The new numbers present some reason for hope for job-seekers — but also show Iowa jobs are falling short of demand. An extension of unemployment benefits in this climate would be important, to help struggling families and the economy.
Iowa nonfarm jobs grew in January, but revised December numbers are far below previous estimates. Nonfarm, or payroll, jobs rose by 4,600 in January to 1,463,400. Though a clear gain, it shows the number of jobs for December was vastly overstated. The January number is 5,400 jobs below the level that had been previously estimated for December.
The unemployment rate showed a slight increase following annual government revisions of employment data, to 6.6 percent from 6.5 percent in December. That December number had previously been reported at 6.6 percent.
The new numbers are the best numbers available, and they do present some reason for hope in what has been a very difficult period for job-seekers.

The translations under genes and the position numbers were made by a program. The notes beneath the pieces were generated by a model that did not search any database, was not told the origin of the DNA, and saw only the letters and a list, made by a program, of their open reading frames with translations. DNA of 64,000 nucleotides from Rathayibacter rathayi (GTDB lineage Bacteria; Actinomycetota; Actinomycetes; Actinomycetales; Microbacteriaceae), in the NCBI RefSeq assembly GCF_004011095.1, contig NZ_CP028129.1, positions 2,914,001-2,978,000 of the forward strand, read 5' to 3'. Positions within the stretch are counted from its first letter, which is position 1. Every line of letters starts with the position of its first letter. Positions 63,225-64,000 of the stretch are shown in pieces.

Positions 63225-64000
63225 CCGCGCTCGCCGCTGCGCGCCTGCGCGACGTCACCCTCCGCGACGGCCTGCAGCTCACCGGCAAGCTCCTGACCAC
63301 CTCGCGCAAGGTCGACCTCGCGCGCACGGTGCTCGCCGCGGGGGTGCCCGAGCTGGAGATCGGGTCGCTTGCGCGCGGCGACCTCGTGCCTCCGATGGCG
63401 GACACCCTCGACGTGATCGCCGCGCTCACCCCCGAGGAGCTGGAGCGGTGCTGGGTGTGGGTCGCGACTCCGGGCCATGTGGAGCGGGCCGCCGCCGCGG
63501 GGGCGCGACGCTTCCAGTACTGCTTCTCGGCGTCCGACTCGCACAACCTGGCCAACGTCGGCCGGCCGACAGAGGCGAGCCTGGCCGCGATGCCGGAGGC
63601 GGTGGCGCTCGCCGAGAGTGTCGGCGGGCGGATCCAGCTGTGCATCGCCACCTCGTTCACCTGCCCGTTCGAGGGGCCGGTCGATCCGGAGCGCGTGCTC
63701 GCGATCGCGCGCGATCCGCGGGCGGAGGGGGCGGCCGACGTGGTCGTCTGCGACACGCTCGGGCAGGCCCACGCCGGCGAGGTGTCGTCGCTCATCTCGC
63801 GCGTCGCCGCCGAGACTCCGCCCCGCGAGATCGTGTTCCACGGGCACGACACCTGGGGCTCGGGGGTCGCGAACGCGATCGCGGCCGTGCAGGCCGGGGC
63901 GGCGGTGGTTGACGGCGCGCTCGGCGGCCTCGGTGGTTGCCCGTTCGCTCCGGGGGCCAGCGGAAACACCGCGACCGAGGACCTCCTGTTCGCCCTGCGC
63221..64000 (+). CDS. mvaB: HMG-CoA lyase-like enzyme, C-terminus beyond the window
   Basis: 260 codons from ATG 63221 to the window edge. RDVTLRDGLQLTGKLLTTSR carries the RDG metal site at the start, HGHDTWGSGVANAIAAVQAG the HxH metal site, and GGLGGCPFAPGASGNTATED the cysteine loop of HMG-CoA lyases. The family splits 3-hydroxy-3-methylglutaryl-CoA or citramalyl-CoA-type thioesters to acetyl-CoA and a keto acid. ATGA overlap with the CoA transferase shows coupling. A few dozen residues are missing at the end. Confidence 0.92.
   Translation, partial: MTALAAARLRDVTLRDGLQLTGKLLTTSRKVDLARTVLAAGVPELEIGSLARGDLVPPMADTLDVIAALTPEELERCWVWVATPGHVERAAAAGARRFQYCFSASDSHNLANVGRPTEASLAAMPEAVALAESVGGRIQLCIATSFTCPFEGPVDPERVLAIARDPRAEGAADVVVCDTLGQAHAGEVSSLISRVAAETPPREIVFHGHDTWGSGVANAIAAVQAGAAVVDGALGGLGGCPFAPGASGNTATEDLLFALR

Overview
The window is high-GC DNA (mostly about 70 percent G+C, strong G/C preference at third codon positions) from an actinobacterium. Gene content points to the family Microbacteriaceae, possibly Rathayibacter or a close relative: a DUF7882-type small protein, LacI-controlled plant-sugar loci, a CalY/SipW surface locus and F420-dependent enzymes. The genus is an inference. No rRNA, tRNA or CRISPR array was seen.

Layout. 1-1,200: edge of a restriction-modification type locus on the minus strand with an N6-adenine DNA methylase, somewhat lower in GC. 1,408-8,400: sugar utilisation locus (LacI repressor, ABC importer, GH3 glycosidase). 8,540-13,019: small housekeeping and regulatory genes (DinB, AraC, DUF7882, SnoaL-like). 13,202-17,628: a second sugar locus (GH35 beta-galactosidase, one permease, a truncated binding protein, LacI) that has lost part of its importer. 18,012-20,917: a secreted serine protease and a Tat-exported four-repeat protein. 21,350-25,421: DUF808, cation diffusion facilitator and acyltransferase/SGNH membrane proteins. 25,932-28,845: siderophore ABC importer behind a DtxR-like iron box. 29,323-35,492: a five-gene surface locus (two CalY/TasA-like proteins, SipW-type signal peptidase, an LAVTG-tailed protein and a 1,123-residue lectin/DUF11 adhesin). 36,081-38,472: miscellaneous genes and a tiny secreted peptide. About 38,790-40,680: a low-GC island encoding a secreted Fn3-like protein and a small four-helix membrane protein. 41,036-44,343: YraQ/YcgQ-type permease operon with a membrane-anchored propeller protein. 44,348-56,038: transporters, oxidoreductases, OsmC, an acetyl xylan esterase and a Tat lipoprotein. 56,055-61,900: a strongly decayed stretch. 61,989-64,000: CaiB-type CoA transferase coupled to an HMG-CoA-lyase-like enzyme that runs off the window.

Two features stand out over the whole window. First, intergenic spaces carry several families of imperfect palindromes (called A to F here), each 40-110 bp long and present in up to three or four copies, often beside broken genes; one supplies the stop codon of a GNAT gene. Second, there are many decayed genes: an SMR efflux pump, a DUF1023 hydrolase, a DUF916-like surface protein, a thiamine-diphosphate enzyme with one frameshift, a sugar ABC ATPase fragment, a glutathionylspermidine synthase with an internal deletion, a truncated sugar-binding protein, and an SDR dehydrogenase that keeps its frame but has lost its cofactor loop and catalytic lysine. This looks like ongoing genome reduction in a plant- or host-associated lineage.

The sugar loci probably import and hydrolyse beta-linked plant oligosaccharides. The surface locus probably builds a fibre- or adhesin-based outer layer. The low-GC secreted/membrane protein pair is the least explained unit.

Over the year, from January to January, we see pretty similar trends to what we’d seen earlier. Iowa lost nearly 40,000 jobs in one year (38,200), and over 40 percent of the loss (16,600) came in manufacturing. These are jobs that traditionally pay better than most and offer health benefits.
It’s always best not to get too swept up in the monthly numbers because they are subject to revision. It’s better to take a step back and view them over time.
What the numbers do illustrate, however, is that Iowa jobs are falling short of demand for work. This yet again emphasizes the need for an extension of unemployment insurance benefits by Congress — both to help families make ends meet when jobs aren’t available and to bolster the economy. Unemployment benefits are spent in local economies, and that helps to create jobs.
About 1 in 5 Iowans would be eligible for direct consumer relief on energy costs in the House climate bill.
Climate change affects everyone, everywhere.
Everyone will have to make changes, but for some it will be more difficult than others. Public policy must recognize this disparity.